11 May I’m Sorry; I Just Never Learned How to Fail
It’s loud and cold, but you don’t notice. Your son is playing in the state football championship game. He has worked relentlessly to be ready for this game. He’s been hitting the gym, attending practices, and has even missed hanging out with friends to be ready for tonight.
You know how much he wants to win, and he’s not the only one who has put effort into this game. You have taken him to practices, watched every game, and have been his support system since he was a small boy. You have literally seen the blood, sweat, and tears.
It’s the end of the game, and the other team is ahead by one touch down. Your team has the ball. The quarterback makes an exceptional pass. Your son is standing in the end zone. He jumps! You and the rest of the crowd simultaneously jump to your feet with him.
He’s going to catch it! Your son is about to be a small town hero! His hard work is about to pay off!
You see the ball spiraling towards him. He’s made this catch a million times. You can’t wait to see the excitement on his face. The ball goes right into his hands, but something happens.
He can’t quite seem to grab it. He drops the ball. The crowd goes silent. That’s the end of the game.
Now what? What do you say to him later tonight? Your son gave this game everything he had, and didn’t win. He will probably feel like he “failed.”
Failure is an interesting concept. In our society everyone gets a trophy, a participation medal, or a certificate. No one fails. No one looses. It’s what we consider to be fair. Is it fair to teach children that they won’t fail?
We go to great lengths to protect our children from failing. We don’t want their feelings to be hurt. We don’t want them to feel disappointed. We even sometimes go out of our way to blame others for our children’s failures. Why?
Teaching your child how to fail, and that it is okay to do so, is one of the kindest lessons you can teach them. Life is not fair. They will not always make the team, they will not always get the girl, and they will not always get their dream job. However, they will be okay.
As a society, we are so engrained in improving self-esteem; we are forgetting to teach how to cope with disappointments.
We can teach children how to cope with failure while also helping improve their self-esteem. Children, just like adults, feel more validated when they earn what they have worked for. Children can be taught how to handle failure, and how to motivate themselves afterwards.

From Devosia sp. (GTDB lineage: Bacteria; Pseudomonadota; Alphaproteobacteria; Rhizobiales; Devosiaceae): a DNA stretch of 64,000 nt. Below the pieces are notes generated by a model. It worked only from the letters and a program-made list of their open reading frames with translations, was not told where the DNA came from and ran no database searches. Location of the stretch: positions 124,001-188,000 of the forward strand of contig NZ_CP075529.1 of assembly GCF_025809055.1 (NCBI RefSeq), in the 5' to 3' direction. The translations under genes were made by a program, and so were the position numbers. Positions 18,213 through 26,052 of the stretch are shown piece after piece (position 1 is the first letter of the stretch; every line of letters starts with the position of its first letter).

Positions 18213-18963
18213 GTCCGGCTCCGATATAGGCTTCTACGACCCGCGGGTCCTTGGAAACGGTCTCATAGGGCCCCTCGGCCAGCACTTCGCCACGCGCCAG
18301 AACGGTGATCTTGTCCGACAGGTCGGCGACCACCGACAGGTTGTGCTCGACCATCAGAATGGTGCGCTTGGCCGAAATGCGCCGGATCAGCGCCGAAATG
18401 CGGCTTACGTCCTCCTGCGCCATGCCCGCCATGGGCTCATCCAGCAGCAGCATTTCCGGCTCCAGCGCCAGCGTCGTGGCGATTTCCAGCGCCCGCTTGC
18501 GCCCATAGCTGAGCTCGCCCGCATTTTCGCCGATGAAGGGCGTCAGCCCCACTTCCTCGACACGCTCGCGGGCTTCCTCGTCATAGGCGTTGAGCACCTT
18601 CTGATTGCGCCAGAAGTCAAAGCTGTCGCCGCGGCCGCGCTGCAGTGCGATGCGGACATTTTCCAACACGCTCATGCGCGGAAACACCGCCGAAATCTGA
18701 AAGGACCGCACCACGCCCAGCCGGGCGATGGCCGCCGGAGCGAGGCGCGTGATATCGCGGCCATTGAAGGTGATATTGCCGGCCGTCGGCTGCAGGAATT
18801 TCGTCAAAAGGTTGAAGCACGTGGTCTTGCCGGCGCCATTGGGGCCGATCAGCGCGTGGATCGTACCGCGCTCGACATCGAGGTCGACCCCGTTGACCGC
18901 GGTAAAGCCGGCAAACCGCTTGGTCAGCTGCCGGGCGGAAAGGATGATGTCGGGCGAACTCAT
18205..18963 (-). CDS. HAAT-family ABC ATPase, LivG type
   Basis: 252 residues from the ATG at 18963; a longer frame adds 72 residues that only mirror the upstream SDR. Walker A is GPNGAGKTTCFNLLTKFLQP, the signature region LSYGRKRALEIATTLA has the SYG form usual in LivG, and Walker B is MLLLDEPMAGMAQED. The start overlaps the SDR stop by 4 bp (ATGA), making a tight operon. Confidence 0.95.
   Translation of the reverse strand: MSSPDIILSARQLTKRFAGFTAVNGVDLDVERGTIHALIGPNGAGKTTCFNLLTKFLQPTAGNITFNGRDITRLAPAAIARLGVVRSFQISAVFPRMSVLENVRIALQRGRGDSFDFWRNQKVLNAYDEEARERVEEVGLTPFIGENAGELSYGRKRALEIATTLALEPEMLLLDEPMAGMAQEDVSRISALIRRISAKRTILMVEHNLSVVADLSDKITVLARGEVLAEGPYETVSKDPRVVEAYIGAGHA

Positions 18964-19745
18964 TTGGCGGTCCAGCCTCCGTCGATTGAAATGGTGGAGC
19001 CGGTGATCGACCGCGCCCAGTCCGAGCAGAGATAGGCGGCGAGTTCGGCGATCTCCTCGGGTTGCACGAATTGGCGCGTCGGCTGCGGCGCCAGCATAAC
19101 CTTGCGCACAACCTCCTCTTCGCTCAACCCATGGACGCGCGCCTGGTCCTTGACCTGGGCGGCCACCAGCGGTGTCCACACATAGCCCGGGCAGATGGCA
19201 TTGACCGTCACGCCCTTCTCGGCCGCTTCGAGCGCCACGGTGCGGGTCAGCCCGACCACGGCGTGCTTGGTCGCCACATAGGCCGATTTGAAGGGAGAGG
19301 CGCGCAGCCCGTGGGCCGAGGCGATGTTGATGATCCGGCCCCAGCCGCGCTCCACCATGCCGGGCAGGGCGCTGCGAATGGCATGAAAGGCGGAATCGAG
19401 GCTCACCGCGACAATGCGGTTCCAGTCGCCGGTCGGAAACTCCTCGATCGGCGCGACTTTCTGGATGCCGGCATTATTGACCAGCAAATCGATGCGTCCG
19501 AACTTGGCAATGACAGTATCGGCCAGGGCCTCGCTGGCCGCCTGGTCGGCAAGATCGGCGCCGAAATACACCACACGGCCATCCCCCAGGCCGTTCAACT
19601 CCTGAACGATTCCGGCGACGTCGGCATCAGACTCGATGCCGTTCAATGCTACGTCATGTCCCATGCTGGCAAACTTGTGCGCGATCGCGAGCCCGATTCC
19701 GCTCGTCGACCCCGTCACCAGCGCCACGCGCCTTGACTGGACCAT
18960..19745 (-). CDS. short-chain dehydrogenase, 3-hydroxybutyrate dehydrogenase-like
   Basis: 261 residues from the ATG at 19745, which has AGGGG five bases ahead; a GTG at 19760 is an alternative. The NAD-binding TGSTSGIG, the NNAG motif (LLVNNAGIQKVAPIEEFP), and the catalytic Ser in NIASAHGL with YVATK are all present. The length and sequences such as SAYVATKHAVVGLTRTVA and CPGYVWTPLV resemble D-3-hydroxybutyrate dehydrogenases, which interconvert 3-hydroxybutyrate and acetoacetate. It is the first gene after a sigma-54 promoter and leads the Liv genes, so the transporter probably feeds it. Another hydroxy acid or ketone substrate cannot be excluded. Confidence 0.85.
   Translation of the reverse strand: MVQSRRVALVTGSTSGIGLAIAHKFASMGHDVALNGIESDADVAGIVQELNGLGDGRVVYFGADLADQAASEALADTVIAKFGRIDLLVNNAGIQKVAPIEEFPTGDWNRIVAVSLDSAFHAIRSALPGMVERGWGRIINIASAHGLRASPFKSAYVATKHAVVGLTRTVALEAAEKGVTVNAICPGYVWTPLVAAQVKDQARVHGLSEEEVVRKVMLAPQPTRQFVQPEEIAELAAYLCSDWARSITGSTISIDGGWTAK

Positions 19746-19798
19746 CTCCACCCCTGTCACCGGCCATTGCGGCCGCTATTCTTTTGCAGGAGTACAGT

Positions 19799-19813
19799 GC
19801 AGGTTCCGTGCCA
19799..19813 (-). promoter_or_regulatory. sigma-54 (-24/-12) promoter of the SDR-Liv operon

The following are suggestions on how to do this:
Be a guide. It is important to remember that your child will have heartache’s when you are not around. Children need to be asked how they think they can solve their own problems. Allowing them to come up with their own solutions gives them a sense of control.
Children are smarter than we sometimes think. They can solve their own problems, but they may need your help and guidance. They will feel empowered when they make their own decisions.
Avoid setting unrealistic expectations. If your child is struggling in a subject at school, encourage them to strive for a goal that is within reach. After they have reached that goal, encourage them to work harder. Your child will feel successful as they accomplish reasonable goals.
Be a good role model for your child. When you fail, allow your children to see you do so. Let them see how you handle the situation. Talk through it with them. Let them see that you are hopeful, even after failing.
You know your child better than anyone else. You know what will motivate them, and what will disappoint them. I am not suggesting that you allow your children to put themselves in a position where they could be seriously hurt. I am suggesting that as adults, parents, and teachers we look for ways children can learn how to fail safely.
When children fail in a safe environment, they are more prepared for failures elsewhere. They will know that they can move forward. Children do not stay young forever, and their disappointments in life will only become harder.
Let us teach our children that there is life after failures. Let us teach them that they can pick themselves up when they get knocked down. Let us be kind, and teach our children how to handle failure with dignity and hope.